A fundamental question in corporate law is the nature of the stockholders’ ownership interest in the firm. Should a share of stock be viewed as a simple chattel, the value of which can be measured for all purposes by its trading price? Or should it be viewed as a partial claim on the firm as a whole, the value of which—for some purposes—cannot be determined without reference to the value of the entire firm to a single owner? This question arises in a number of contexts involving intra-corporate disputes, the most important of which is the merger. When examining whether a target board has satisfied its fiduciary duties, or when determining the “fair value” of the stockholders’ shares, a court must confront this fundamental question of the shareholders’ entitlement.
Delaware law has long entitled stockholders to a proportionate share of the value of the firm as a whole to a single owner and not simply the trading value of their fractionalized shares. This conception—the “single-owner” standard—was first articulated in the context of appraisal rights, and it has served for a century as the Atlas of Delaware’s corporate law, providing the theoretical foundation for its entire doctrinal universe, including landmark merger decisions like Unocal, Revlon, and the long line of their offspring. The single-owner standard provides the justification for allowing target boards to employ takeover defenses to fend off bids at a premium to the stock price and for the traditional measures of fair value in appraisal and breach of fiduciary duty actions.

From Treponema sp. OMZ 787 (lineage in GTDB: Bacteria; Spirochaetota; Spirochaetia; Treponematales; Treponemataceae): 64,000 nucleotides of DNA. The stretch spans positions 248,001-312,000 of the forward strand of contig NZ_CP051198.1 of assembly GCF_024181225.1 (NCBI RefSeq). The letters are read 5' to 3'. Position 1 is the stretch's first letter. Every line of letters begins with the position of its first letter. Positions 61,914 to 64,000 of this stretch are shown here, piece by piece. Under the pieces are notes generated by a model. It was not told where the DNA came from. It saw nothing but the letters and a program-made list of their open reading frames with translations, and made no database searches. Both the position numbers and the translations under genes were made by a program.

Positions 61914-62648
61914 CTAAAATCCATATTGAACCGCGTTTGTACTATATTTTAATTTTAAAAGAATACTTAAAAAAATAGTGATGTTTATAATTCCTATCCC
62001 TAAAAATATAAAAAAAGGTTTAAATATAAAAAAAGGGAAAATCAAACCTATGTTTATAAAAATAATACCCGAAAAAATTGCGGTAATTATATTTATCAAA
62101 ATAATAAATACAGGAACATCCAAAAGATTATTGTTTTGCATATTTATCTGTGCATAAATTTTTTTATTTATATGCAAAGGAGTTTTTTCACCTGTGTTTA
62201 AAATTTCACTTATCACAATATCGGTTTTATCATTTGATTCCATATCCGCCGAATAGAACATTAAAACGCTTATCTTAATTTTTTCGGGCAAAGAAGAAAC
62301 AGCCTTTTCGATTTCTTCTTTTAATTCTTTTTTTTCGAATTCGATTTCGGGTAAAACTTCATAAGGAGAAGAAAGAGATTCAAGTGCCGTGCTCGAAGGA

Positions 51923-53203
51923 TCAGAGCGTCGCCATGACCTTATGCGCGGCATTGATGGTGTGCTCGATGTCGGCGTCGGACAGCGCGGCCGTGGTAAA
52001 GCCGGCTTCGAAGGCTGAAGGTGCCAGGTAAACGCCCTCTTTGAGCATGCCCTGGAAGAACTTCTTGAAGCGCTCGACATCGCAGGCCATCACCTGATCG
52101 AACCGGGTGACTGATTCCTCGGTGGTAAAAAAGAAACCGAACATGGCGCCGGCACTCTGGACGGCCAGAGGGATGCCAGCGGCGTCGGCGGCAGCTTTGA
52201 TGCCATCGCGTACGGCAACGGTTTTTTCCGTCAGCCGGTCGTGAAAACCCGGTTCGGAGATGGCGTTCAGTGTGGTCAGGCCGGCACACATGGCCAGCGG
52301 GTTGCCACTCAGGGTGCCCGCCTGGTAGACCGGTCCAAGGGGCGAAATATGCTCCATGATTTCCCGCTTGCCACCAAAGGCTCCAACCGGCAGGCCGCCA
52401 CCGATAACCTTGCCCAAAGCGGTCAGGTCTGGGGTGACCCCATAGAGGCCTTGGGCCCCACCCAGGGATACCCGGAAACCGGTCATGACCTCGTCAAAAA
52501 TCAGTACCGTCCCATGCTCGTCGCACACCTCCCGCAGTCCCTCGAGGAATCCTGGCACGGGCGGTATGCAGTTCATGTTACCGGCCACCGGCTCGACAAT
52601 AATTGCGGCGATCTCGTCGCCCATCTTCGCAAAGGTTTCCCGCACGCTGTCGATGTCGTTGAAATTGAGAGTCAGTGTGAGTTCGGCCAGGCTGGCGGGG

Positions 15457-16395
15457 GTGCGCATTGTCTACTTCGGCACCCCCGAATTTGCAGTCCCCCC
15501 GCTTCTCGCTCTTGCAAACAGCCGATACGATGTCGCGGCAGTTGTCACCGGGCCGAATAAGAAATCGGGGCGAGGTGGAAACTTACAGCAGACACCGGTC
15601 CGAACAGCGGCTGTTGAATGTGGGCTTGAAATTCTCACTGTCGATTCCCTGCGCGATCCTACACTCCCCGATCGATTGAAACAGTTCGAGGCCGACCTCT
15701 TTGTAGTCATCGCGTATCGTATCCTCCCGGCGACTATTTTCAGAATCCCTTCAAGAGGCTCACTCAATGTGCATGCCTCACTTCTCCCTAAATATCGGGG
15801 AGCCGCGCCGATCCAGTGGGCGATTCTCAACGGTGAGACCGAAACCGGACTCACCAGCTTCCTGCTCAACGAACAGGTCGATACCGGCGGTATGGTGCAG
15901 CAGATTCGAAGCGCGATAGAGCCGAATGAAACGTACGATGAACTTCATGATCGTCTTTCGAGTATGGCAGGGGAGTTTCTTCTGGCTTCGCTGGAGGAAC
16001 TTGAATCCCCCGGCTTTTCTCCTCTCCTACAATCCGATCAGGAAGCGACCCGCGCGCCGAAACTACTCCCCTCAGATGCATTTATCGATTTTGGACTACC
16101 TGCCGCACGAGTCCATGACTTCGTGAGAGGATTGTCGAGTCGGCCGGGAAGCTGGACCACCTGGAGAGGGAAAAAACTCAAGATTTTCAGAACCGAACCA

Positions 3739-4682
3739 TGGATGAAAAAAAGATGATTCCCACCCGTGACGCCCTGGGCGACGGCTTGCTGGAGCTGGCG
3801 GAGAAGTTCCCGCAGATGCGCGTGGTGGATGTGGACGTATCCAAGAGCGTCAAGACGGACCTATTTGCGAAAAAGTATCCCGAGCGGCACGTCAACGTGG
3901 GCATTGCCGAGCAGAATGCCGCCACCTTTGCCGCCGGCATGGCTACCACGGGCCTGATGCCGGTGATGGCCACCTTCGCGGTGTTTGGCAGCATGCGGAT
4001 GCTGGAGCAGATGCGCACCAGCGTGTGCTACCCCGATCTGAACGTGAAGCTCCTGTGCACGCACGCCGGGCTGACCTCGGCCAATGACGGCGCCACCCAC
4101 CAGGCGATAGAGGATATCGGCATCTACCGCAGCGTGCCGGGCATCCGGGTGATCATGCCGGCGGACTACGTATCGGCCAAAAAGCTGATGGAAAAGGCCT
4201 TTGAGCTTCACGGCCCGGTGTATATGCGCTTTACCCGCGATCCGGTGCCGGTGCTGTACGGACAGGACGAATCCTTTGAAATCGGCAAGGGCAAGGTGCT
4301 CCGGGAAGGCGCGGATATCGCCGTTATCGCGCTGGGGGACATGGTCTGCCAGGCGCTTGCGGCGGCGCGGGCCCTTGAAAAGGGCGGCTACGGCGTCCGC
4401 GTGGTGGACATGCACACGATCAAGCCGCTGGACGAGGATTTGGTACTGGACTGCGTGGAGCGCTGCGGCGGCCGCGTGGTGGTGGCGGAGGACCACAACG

While the single-owner standard is of long standing, it is hardly uncontroversial. Indeed, the policy reasoning behind the standard has remained frustratingly fuzzy for such a bedrock doctrine. Influential critics have disparaged the single-owner standard as the product of judicial misunderstandings of financial markets and unwarranted skepticism over the accuracy of market pricing. An alternative “market” approach, these critics argue, would better serve economic efficiency by avoiding managerial abuse of takeover defenses and facilitating the transfer of corporate assets to higher-value uses. The Delaware Supreme Court appears to have embraced at least some aspects of this critique in its recent appraisal decisions.
In this Article, we advance a new and powerful justification for the traditional single owner standard, rooted in dynamic considerations. Any standard that entitles dispersed stockholders to less than what a single owner would receive will force minority stockholders to discount the value of their shares relative to what their value would be to a single owner. The greater the discount, the higher the cost of capital for firms seeking to raise money in public markets, and the less efficient the financing of enterprise. In the absence of a single-owner standard, an entrepreneur seeking to raise capital would pay an enormous penalty for doing so through operating in a corporate form and issuing shares to minority stockholders and would face powerful incentives to remain private. Not only would this increase the cost of capital generally, but it would also imperil the information generating and capital-allocating efficiency of public markets and the ability of small investors to participate directly in the wealth creation of large-scale enterprise. As such, any move away from the single-owner standard threatens disastrous consequences.